Yes there were that many “D-Days” in just the first two generations of Kelly & Erasta Day’s family.
Naming your children with a “D” in the Day family must have been a very popular thing. We even have cousins Diane and another Darrel but with last names starting with “H” instead of “D”.
Throughout my lifetime, I’ve always been asked if I was a member of the other “D-Day” clan.
“Is your dad the pastor at Church of Christ?”
“Your dad has the big lights display there in Versailles, doesn’t he?”
No. My dad’s Tom.
The other D’Day’s got the same questions and sometimes the additional, “now you’re Tom’s child, right?”
I think the teachers dreaded seeing another D-Day come through their class at South Ripley especially once Dennis got in school. haha 🙂
I know growing up there were times I was embarrassed our parents seemed to find a game of coming up with names beginning with D’s. Other times I smiled as people would try to recall my name and go all the way through “Debra, Dawna, Dana and Danita” before they hit “Deanna.”
Sometimes I would get angry if we were teased about it while other times it was so exciting to be a part of a big D-Day team.
But Friday, during the original D-Day’s funeral (my Uncle Dale), I was reminded how cool it is to be a part of such a big family. I sat and listened to testimony after testimony of how my Pastor uncle had touched what could be thousands of lives by a ripple effect of over 60 years in ministry.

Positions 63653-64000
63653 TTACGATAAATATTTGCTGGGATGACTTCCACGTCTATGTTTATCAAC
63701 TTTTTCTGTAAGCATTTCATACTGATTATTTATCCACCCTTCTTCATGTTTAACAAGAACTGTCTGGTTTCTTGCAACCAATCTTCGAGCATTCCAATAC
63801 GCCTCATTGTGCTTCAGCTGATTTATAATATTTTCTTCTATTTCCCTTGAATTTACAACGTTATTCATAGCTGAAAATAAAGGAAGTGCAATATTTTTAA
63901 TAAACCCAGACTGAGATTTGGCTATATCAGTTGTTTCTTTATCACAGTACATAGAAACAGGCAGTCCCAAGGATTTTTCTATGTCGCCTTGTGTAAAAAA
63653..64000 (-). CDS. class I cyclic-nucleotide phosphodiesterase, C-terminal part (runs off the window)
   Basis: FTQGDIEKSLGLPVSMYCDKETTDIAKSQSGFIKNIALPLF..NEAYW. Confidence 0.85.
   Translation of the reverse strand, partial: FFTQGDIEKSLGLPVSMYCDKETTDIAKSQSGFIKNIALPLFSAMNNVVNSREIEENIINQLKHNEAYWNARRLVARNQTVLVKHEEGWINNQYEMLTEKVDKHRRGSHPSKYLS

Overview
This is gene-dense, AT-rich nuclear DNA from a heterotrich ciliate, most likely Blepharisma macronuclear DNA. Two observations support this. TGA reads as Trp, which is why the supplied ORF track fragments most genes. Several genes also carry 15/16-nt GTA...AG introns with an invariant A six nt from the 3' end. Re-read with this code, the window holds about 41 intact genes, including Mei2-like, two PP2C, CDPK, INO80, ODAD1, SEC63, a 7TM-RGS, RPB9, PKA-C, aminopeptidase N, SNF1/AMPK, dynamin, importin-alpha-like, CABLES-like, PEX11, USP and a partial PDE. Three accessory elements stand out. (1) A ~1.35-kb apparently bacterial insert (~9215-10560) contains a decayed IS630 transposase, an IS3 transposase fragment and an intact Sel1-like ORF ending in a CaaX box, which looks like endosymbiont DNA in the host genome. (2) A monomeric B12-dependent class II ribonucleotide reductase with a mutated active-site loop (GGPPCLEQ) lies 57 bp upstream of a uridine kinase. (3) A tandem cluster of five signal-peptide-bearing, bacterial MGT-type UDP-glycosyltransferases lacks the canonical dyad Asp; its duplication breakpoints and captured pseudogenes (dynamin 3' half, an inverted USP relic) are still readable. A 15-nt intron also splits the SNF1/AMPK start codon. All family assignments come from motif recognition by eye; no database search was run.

There were writings in papers and magazines and emails that stretched all the way to Australia. He was called by the Lord and took that calling seriously. There was no rest for him. Whether he was preaching a revival in another town or witnessing in his own, he would make it his mission to go and knock on doors and visit as many people as possible because all he cared about was telling people about Jesus so they, too could spend eternity in heaven.
Story after story of his witnessing. A legacy I want to continue.
While knocking on doors and going house to house isn’t the safest thing to do these days, God has called each of us to a different role of witnessing in the path He set out for us. It’s a serious calling and I know Uncle Dale was greeted by a loving God with a big ole crown in His hand saying “Come on in, D-Day. Well done, good and faithful servant.”
He will be missed by many as hundreds rolled through that funeral home viewing and sat in those pews for a wonderful celebration of his life.
And I realized another emotion popped up in my heart. Honor and thankfulness.
Yes, I am honored and thankful to be a D-Day.